Japanese Wagyu is Japanese beef of excellent quality from a few selected breeds. Based on a cut between the 6th and 7th rib, the meat is evaluated in terms of yield and fat marbling, and then assigned a grade. The highest grade is A5 and this is usually what’s served at most upscale restaurants in Tokyo.
I’ve heard some people use the terms “Kobe beef” and “Wagyu” interchangeably, but Kobe beef is just one of several Wagyu breeds. Kobe beef is therefore always Wagyu (and one of the most expensive types), but Wagyu, doesn’t have to be Kobe beef.
Talking about wagyu, you might have seen stuff like Australian wagyu and American wagyu at restaurants or even at your local grocery store. Even though some of it is ok, it’s not Japanese wagyu and the quality (and price) is often light years from the real Japanese deal.
Until recently, Japan didn’t export wagyu, but since 2014, wagyu, including Kobe beef, is now available outside of Japan at certain restaurants, where it’s usually more expensive than in Japan. High-grade wagyu doesn’t come cheap in Japan either, but even the most high-end restaurants often have special lunch offers, where you can get your wagyu fix at a reduced price.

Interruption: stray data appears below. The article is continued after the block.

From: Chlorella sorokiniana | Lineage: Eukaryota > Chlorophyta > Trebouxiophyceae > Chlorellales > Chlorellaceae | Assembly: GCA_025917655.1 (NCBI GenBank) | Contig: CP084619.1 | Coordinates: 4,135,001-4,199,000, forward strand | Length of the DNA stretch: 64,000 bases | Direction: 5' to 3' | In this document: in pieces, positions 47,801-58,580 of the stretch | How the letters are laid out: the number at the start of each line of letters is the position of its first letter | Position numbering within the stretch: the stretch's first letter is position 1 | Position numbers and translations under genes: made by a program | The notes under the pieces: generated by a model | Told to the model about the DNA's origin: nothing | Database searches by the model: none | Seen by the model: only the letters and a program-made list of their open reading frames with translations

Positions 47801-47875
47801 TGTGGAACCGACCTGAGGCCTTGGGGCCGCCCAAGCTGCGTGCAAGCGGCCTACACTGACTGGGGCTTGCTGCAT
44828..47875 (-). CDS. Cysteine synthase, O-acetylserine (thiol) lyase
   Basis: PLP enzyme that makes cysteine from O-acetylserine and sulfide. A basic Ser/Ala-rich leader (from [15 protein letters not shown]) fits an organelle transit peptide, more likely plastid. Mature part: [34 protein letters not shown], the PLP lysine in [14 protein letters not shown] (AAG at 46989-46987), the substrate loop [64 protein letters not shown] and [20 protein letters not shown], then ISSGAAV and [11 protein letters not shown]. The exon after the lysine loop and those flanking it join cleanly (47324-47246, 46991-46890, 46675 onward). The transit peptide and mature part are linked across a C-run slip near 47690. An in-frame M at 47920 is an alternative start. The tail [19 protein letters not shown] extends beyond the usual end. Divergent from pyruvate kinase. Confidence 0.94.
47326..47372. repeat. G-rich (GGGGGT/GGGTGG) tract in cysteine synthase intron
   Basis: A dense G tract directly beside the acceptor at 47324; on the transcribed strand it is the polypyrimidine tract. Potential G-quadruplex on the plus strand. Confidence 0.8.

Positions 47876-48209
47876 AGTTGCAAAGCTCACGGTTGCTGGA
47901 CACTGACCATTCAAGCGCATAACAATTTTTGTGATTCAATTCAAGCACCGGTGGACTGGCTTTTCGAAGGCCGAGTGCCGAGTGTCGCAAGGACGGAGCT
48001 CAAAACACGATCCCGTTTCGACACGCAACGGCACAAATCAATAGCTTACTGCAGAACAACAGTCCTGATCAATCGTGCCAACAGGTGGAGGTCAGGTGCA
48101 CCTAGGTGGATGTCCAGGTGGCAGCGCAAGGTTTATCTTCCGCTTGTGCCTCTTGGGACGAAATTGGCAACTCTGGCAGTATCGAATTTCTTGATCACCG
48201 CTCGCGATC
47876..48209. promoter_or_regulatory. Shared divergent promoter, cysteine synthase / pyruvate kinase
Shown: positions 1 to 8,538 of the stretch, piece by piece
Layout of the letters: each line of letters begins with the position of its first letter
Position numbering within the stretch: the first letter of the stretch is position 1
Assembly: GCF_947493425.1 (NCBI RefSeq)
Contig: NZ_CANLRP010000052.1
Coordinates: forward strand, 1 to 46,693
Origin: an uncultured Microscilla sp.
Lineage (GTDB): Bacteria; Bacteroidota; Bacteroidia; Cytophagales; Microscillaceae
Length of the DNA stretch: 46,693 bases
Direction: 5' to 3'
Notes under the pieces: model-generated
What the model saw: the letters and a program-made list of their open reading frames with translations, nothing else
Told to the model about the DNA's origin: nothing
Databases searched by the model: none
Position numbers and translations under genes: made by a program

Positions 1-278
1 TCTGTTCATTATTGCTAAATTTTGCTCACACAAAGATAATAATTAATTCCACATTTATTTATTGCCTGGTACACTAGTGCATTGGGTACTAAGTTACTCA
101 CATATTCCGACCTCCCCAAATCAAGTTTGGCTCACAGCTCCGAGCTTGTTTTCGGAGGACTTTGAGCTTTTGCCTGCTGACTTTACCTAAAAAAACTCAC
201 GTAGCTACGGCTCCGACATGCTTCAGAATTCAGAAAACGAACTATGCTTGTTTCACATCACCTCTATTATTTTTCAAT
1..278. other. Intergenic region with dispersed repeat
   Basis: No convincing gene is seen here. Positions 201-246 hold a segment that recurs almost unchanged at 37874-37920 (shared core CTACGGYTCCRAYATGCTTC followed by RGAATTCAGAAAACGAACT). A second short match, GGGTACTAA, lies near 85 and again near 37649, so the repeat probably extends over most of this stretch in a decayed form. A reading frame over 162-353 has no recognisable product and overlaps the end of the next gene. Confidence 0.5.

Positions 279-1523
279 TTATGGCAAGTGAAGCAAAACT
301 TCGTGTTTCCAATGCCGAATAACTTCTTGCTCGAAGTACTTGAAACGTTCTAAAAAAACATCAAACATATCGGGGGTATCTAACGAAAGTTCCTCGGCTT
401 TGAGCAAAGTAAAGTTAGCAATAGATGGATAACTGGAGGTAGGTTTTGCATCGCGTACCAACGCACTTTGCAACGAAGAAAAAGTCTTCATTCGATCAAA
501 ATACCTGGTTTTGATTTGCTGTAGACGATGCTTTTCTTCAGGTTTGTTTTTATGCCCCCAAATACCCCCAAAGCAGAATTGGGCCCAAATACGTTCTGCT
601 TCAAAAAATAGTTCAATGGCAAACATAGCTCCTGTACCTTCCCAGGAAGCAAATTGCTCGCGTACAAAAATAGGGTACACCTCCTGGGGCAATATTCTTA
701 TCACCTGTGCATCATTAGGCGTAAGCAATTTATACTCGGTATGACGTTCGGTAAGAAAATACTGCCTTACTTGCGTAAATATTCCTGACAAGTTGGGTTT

The restaurant Gyu-An in Ginza is one of my old favorites. They specialize in Kobe beef, but they also serve other kinds of wagyu, so make sure you order Kobe beef, if that’s what you’re after. At lunch there are some really good set menu deals, and you can get a 150g Kobe beef grade A5 sirloin steak for 7500JPY. If you’re familiar with the ordinary Kobe beef price level, you’ll know that this is quite a bargain.
When I was in Tokyo earlier this year, I decided to spend my last yens on such a steak. I had forgotten how good it was, so I was completely overwhelmed, when I took the first bite. OMG it was good! I don’t usually say OMG because I don’t want to sound like a teenager, but this was no doubt an OMG experience. OMG! OMG! OMG! Each bite of that steak was packed with intense umami overload, and I could hear bells ringing and birds singing throughout the meal. Just writing about this makes me want to run to the airport and catch the next flight to Tokyo.
Gyu-An, 6-13-6 Ginza, Chuo-ku, Tokyo 104-0061, Tel: 03-35420226, Hours: Mon-Sat: 11:30-14:00 and 17:30-22:00, Sunday: closed, Holidays: 17:00-21:30, Address in Japanese: 牛庵, 〒104-0061 東京都中央区銀座6-13-6